Wrightslaw legal advocacy programs focus on four areas: special education law, rights and responsibilities; tests and measurements to measure progress & regression; SMART IEPs; and advocacy tactics & strategies.

September 17: Indianapolis, IN (1 day Advocacy Training Program)

September 21-22: Hartford, CT (Mini Boot Camp)

"What a marvelous conference! I often leave sped presentations angry and/or guilty because of all the things that have been done or not done. This time I left encouraged, inspired and armed!"

Fall 2004
: Programs are also scheduled in Oklahoma City, OK (FREE to Oklahoma parents & educational caregivers) and Virginia Beach, VA.
  Full schedule

If you are interested in bringing Pete and Pam Wright to your community, please read our FAQs about Seminars. (We are now scheduling programs for 2005 and 2006.)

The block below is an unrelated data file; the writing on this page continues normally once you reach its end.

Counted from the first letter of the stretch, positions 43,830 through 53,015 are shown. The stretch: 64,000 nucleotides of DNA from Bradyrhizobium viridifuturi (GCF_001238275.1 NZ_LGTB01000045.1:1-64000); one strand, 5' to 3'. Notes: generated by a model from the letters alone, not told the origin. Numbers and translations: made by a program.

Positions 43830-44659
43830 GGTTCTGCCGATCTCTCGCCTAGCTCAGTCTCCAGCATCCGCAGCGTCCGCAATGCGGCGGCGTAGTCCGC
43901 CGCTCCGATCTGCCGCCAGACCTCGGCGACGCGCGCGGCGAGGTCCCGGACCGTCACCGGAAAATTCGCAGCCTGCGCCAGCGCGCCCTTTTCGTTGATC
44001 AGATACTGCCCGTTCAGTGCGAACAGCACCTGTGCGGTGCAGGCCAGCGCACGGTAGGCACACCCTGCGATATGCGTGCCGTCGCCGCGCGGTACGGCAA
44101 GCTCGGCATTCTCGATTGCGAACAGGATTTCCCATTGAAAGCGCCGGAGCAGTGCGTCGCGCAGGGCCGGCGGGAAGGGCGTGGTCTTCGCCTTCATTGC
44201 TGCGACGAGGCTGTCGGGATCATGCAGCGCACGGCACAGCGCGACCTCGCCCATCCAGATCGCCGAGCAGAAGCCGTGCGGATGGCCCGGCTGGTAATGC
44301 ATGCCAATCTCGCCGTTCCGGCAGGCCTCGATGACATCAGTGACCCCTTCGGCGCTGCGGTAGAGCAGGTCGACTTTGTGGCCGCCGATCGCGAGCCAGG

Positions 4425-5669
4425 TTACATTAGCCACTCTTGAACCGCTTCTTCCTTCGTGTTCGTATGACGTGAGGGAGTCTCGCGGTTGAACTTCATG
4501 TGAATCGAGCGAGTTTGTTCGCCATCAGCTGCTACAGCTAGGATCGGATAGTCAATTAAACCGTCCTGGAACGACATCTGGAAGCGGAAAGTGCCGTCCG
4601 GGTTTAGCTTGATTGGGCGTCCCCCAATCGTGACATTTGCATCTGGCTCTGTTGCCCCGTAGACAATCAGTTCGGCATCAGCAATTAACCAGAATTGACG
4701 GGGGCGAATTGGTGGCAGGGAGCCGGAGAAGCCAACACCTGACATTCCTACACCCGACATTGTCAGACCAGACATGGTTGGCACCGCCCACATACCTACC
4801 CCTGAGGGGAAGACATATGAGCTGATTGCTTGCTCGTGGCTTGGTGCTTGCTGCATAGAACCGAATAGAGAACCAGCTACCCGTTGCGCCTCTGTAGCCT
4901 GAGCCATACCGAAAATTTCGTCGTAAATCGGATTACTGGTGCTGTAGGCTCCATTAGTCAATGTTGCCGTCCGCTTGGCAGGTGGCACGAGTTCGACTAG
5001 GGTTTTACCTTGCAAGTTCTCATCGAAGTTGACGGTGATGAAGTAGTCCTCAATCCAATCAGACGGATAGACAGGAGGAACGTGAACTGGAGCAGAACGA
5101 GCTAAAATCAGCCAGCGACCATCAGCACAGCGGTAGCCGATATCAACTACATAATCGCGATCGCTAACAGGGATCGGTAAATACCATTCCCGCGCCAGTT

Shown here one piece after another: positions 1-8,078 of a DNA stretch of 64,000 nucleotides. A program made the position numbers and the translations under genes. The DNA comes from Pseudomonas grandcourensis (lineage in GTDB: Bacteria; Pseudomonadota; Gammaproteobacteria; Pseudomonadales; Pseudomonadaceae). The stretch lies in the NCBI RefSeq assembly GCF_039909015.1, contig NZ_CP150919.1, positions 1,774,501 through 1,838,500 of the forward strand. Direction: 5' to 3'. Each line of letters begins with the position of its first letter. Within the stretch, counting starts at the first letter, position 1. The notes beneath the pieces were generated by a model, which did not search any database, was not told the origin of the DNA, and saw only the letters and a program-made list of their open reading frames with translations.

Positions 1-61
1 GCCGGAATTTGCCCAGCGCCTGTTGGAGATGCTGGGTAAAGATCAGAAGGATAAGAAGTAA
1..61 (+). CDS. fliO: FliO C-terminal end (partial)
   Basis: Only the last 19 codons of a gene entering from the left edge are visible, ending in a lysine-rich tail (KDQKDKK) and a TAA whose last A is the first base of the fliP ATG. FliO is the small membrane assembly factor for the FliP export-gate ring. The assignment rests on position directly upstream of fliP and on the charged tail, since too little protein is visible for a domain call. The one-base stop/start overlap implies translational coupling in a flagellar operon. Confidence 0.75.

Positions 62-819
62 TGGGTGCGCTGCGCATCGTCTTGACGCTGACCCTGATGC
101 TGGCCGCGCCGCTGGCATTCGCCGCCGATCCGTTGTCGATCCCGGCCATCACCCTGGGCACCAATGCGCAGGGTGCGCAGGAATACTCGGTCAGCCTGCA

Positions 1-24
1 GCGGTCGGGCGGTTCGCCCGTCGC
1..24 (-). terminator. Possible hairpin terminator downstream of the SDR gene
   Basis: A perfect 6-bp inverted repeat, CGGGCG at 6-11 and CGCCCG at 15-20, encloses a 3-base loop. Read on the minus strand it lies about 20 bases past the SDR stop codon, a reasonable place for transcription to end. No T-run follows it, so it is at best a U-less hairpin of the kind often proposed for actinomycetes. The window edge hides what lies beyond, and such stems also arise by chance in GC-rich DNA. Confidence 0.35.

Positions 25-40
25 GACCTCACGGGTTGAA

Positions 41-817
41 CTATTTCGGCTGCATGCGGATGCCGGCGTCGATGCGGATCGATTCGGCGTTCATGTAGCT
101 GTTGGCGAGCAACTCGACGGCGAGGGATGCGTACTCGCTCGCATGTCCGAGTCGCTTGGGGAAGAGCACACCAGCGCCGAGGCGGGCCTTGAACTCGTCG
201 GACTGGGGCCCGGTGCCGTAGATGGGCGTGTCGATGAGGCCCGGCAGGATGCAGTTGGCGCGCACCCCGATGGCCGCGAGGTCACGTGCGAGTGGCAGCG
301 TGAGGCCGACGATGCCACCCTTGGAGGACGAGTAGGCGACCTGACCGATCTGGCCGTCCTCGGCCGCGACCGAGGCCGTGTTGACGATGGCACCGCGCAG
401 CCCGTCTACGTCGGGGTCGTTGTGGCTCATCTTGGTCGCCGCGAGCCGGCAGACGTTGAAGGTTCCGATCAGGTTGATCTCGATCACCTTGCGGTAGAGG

8. Subscription & Contact Info

The Special Ed Advocate is a free online newsletter about special education legal and advocacy issues, cases, and tactics and strategies. Subscribers receive "alerts" about new cases, events, and special offers on Wrightslaw books.

Law Library Seminars & Training
Advocacy Yellow Pages for Kids
No Child Left Behind Free Newsletter
IDEA Reauthorization Newsletter Archives

Contact Info

Pete and Pam Wright
Wrightslaw & The Special Ed Advocate
P. O. Box 1008
Deltaville, VA 23043
Website: http://www.wrightslaw.com
Email: newsletter@wrightslaw.com